The Hill did a great job of getting this rolling. He's taking some time off and I'd like to see this done by the new year. Just to give us something else to talk about, I'm going to throw in a backup for each position. A backup is defined as a guy who rarely started (except when the starter was down), but you still felt pretty darn good about him when he saw playing time.
The Patriots of the Decade: Starting Defense
#1 Vince Wilfork - We didn't vote on this one for a simple reason. Washington had one year of eligibility in this decade. Seymour was supplanted when Wilfork entered the scene and Wilfork has owned the position in 6 out of ten years this decade. After all that service, he's heading to the Pro Bowl again and all we can say is "Pay Vince!" This is as much a no-brainer as it gets.
Backup: Mike Wright - very few guys can step into Vince's rather large shoes. Mike is the guy that gets the playing time when Vince needs a breather.
#1 Richard Seymour - 85% of the popular vote, Richard filled in at Nose Tackle for three years until the Wilfork took the job, and then proceeded to wreak havoc at defensive end. With Vince and Richard both needing double teams, offenses quickly run out of blockers. Seymour came in as a #1 draft pick and left us with a #1 draft pick. How's that for value?
#2 Ty Warren - 15% of the popular vote, Ty is not as dominating as the other two linemen, but he is a solid threat that can turn it on when needed. With Seymour gone, Ty is seeing more double teams and is still performing.
Backup: Jarvis Green - backup until this year, he was Hoodie's choice to fill in for the vacating Richard Seymour. Jarvis has had a solid first season as a starter, and shows some potential upside.
#1 Mike Vrabel - 55% of the popular vote, whether rushing the passer, setting the edge, dropping into coverage, or filling in as goal line Tight-End (perfect catch record), Mike did it all. He had a phenominal year in 2007, and struggled a bit in 2008 both with the porous secondary and the lack of a book-end pass rusher. Mike was a solid veteran presence in the locker room and looked out for the player's interests with the union.
#2 Willie McGinest - 37% of the popular vote, was a solid pass rusher who made the biggest plays at all the right times. He had a knack for shifting into that extra gear when the defense needed a big stop or a turnover.
Backups: Rosevelt Colvin and Tully Banta-Cain - had 2% of the popular vote each, and I had a tough time deciding. The reason I qualify them for backups is Rosie jumped in late last year when every other LB we had was injured. Tully came back to the fold this year and has supplied what little pass rush we've had. They both deserve a nod.
#1 Tedy Bruschi - 83% of the popular vote, Tedy worked his way up from special teams to be a fixture at inside linebacker. For most of the decade, the question wasn't whether Tedy would play at ILB, it was who would line up next to him. The comeback from the stroke was phenominal, and while he wasn't quite the player he was before, he made up for speed with knowledge and still managed to get the job done.
#2 Jerod Mayo - 7% of the popular vote, (I'm glad someone finally picked a #2 guy) Jerod came in his rookie year and lit up the field with tackles. Enough to become the Defensive Rookie of the Year. With the injury to Bruschi last year, the rookie wore the green dot and became the defensive playcaller. This year, his responsibilities increased and he is responsible for much more of the defense. Jerod's upset at himself because he feels he could make more plays. Hoodie's not upset at all; with all the responsibilities firmly placed upon Mayo's shoulders, he's still making plays sideline to sideline. He doesn't get as many tackles because people run away from him.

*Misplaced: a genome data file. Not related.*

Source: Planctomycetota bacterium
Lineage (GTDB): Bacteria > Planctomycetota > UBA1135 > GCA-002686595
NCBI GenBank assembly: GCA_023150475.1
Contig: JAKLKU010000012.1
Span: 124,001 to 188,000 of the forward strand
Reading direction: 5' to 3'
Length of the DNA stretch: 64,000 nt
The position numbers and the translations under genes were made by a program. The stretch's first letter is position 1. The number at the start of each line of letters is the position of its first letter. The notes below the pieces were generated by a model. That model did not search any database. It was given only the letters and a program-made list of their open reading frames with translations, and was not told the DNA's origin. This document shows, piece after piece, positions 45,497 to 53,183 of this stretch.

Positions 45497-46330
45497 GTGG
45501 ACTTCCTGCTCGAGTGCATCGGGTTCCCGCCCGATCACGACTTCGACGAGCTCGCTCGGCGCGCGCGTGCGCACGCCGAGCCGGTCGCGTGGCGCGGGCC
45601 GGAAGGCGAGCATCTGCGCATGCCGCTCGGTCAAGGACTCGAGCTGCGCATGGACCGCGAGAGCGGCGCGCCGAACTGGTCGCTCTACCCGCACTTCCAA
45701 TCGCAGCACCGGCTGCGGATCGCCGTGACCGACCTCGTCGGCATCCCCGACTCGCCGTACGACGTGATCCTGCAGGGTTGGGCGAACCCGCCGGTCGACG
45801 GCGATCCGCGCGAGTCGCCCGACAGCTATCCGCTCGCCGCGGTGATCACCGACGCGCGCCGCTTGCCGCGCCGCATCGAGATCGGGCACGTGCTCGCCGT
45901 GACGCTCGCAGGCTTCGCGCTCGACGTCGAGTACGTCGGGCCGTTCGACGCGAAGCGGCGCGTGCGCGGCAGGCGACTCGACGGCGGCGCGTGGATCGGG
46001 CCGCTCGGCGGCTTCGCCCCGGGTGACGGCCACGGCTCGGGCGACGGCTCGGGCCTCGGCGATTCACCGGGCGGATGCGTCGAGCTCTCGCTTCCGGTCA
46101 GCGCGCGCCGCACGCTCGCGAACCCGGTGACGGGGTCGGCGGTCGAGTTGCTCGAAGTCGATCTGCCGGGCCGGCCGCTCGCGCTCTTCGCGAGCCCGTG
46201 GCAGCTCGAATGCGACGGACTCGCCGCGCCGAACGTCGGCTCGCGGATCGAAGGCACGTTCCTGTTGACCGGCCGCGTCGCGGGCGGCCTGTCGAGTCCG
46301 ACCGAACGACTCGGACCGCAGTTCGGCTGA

Backup - Junior Seau - While Junior has started, he is here mostly to fill a role. That role has changed from year to year. While he's had more career tackles than most of the defense combined, he is content to fill in where needed. What more could you ask for from a backup?
SS: Rodney Harrison - 77% of the popular vote, defined the Strong Safety position with a hard hitting style that punished offenses for entering his turf. Adept in run stopping, blitzing, man coverage, or just prowling the field, Rodney played with an all or nothing approach to the game. If he was on your team, you loved him; if he wasn't, you hated him. Hot Rod was good with that.
FS: Lawyer Milloy - 13% of the popular vote, all around solid cover safety and run stopper. I slid him to free safety, because Hot Rod earned the SS nod. He came up with several interceptions and passes defended in route to the Patriots first Super Bowl victory.
Backup : James Sanders - With Harrison starting at SS, and Meriweather starting at FS, Sanders was the odd man out. He's had starts, but he's also had very long periods (like this year), where he's been pushed down the depth chart. A solid veteran presence and good playmaker.
#1: Ty Law - 66% of the popular vote, was a solid cover corner while also a ball hawk. Ty walked the fine line between cheating on coverage to get a chance at a pick. Solid enough to play man on an island, good enough to make a play on the ball when needed. The best of both worlds.
#2: Asante Samuel - 29% of the popular vote, the balance Ty had was missing somewhat in Asante (Asante is Swahili for thank you for those that haven't heard it a million times on TV. For those that just learned something new, Karibu, you're welcome). Asante was a ball hawk, but he cheated routes to make plays. When he was successful, you loved him. When he got burned, you loathed him. Live by the pick, die by the pick.
Backup : Randall Gay - Primarily a nickel corner and backup safety, Gay was one of the few cornerbacks that didn't screw up on Black Sunday. He didn't get burned for touchdowns, drop interceptions, or leave his man to make helmet catches. At least it's something.